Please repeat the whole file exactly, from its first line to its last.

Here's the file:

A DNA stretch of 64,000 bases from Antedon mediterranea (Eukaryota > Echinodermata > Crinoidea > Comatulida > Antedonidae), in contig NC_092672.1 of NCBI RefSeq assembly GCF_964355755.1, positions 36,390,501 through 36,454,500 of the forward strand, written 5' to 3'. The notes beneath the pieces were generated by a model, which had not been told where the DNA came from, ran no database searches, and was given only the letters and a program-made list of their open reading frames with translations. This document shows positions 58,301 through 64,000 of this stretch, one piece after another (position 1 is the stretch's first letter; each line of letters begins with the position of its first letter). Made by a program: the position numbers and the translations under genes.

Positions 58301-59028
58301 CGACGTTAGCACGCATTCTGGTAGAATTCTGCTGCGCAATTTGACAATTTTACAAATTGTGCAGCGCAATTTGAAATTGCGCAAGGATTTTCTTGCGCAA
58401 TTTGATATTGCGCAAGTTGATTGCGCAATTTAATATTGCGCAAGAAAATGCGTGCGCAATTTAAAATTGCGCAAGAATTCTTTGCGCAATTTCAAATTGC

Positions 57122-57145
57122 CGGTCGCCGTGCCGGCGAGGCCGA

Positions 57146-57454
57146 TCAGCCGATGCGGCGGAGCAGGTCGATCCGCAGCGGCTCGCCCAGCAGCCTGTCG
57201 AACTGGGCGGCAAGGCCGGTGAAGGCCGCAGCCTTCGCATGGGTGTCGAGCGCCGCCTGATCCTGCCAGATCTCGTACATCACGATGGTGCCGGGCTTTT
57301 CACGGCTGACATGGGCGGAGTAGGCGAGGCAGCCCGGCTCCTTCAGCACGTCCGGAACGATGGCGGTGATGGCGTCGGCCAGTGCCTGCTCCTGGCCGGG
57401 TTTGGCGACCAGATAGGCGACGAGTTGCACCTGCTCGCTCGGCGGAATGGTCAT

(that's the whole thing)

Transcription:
A DNA stretch of 64,000 bases from Antedon mediterranea (Eukaryota > Echinodermata > Crinoidea > Comatulida > Antedonidae), in contig NC_092672.1 of NCBI RefSeq assembly GCF_964355755.1, positions 36,390,501 through 36,454,500 of the forward strand, written 5' to 3'. The notes beneath the pieces were generated by a model, which had not been told where the DNA came from, ran no database searches, and was given only the letters and a program-made list of their open reading frames with translations. This document shows positions 58,301 through 64,000 of this stretch, one piece after another (position 1 is the stretch's first letter; each line of letters begins with the position of its first letter). Made by a program: the position numbers and the translations under genes.

Positions 58301-59028
58301 CGACGTTAGCACGCATTCTGGTAGAATTCTGCTGCGCAATTTGACAATTTTACAAATTGTGCAGCGCAATTTGAAATTGCGCAAGGATTTTCTTGCGCAA
58401 TTTGATATTGCGCAAGTTGATTGCGCAATTTAATATTGCGCAAGAAAATGCGTGCGCAATTTAAAATTGCGCAAGAATTCTTTGCGCAATTTCAAATTGC

Positions 57122-57145
57122 CGGTCGCCGTGCCGGCGAGGCCGA

Positions 57146-57454
57146 TCAGCCGATGCGGCGGAGCAGGTCGATCCGCAGCGGCTCGCCCAGCAGCCTGTCG
57201 AACTGGGCGGCAAGGCCGGTGAAGGCCGCAGCCTTCGCATGGGTGTCGAGCGCCGCCTGATCCTGCCAGATCTCGTACATCACGATGGTGCCGGGCTTTT
57301 CACGGCTGACATGGGCGGAGTAGGCGAGGCAGCCCGGCTCCTTCAGCACGTCCGGAACGATGGCGGTGATGGCGTCGGCCAGTGCCTGCTCCTGGCCGGG
57401 TTTGGCGACCAGATAGGCGACGAGTTGCACCTGCTCGCTCGGCGGAATGGTCAT